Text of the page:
Sell: An older loaded up SUV with leather that’s been well kept should get around $2995. The miles on this one do hurt it a bit. But given the lack of good used cars out there it shouldn’t be much of the problem. By the time I recondition it I may have between $1500 and $1700 in it so overall it would be a decent profit if it got sold quick.

Keep: If the Mountaineer had some moderate cosmetic issues I would be tempted. Purchase a trailer with brakes for about $1500 and I can easily haul a vehicle to the lot after every auction. With all the vehicles I get at different sales, this could easily save me about $100 a week in transport costs.

For the general public who have light hauling needs these vehicles can be absolutely perfect. The V8 versions with all-wheel-drive can tow well over 5000 pounds and have plenty of luxury for the rest of the time. Throw in a few small changes to make towing safer (towing mirrors, trailer with brakes, a weight appropriate hitch) and you can move an awful lot of toys without venturing into pickup territory.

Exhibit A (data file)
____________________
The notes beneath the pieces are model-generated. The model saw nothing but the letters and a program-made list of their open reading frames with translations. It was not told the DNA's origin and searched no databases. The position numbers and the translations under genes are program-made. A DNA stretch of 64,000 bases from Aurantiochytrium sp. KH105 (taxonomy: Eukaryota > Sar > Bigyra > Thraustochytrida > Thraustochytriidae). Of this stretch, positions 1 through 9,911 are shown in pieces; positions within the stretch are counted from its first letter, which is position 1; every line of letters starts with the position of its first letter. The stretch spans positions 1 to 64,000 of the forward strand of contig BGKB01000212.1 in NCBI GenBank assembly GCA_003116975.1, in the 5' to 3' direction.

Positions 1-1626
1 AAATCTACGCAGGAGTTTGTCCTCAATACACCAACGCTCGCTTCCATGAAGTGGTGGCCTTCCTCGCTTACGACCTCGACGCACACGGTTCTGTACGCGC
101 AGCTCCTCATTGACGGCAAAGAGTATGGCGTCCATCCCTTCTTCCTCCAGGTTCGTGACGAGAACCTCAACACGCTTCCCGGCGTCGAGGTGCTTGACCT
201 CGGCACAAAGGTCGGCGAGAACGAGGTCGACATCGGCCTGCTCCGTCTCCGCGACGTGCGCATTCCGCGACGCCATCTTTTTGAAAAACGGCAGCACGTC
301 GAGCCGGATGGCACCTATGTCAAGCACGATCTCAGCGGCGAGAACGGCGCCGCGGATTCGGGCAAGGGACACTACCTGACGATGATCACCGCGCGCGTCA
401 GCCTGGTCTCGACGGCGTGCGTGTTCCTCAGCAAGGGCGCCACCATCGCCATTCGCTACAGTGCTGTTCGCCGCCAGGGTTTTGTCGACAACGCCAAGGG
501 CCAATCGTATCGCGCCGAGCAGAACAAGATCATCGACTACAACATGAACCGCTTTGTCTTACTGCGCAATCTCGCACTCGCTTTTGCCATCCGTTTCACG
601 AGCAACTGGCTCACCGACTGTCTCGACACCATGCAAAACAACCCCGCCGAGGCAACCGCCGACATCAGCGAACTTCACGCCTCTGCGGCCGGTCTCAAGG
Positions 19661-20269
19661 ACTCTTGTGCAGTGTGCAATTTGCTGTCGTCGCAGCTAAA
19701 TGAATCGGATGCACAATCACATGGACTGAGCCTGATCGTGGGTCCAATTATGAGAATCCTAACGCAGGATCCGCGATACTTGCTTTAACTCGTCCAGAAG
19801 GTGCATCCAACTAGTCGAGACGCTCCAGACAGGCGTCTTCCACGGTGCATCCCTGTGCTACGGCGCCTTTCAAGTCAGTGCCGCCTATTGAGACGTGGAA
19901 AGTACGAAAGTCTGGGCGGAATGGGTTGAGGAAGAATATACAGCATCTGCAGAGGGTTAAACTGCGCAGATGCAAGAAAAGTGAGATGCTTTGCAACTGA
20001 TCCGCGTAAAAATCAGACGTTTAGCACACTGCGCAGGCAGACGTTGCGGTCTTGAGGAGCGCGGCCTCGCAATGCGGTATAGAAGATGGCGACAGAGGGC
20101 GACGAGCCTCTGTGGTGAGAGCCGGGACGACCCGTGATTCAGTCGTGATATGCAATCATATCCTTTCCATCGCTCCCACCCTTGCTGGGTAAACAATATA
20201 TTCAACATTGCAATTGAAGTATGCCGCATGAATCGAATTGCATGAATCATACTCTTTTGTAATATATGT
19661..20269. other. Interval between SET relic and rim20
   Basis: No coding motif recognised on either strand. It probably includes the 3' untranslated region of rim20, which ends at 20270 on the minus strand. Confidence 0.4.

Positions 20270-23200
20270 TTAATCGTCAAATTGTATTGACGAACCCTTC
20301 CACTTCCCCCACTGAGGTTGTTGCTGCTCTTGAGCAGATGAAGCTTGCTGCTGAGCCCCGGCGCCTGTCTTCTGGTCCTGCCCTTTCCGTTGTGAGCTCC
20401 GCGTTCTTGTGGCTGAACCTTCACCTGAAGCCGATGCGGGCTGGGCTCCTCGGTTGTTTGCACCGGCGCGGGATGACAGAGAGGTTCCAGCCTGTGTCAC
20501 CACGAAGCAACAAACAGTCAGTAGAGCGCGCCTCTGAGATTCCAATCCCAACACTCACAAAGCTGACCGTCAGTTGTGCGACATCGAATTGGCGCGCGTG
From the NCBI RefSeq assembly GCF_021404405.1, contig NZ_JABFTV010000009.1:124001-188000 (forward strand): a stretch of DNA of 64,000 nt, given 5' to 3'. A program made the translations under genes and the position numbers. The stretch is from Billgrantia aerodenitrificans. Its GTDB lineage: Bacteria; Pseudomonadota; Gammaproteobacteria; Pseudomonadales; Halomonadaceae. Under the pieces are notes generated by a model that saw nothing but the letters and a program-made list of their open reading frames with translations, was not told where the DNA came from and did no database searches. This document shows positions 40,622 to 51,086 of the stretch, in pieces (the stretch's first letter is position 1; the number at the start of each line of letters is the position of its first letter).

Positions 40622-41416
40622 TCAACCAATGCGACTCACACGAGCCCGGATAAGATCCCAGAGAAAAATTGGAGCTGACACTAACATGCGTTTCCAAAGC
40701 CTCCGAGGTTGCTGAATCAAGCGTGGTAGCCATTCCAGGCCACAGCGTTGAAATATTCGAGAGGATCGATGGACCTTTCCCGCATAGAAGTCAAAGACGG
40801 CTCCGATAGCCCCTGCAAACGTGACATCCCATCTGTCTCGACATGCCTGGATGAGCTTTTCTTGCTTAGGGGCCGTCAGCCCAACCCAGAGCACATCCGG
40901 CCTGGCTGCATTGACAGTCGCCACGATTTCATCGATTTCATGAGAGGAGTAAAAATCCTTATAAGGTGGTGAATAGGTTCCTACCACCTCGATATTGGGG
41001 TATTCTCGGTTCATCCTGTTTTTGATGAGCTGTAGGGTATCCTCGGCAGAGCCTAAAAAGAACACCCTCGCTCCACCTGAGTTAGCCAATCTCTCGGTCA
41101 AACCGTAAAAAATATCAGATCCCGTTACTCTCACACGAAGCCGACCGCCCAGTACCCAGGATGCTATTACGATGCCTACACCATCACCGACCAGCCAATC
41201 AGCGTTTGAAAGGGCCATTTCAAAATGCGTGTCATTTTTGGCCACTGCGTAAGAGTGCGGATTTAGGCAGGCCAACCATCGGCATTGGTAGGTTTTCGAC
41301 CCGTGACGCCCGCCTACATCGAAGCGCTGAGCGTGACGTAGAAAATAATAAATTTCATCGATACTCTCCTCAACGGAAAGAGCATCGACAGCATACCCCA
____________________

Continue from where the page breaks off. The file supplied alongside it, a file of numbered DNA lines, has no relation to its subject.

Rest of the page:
This is not an easy decision. What says you?

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27 Comments on “Rent, Lease, Sell or Keep: 1999 Mercury Mountaineer...”

  • avatar

    Whatever you do, don’t forget to check the spare-tire to ensure it has been changed (it was not uncommon for some vehicles under the Firestone tire recall to have missed having the spare changed-out … in at least one case people died because of this…)

  • avatar

    “$700 down… Finance the rest at $60 a week and 24 months”

    I’m guessing that one of these figures is wrong? Maybe $6/wk or $60/month?

    • 0 avatar

      Not that I have seen. I noticed that the finance numbers that SL uses tend to quote by week but add up to a not insignificant monthly payment. $240/ seems common.

      • 0 avatar

        He can lease a $1200 truck for $6,940? You can lease a brand new Camry for less than that.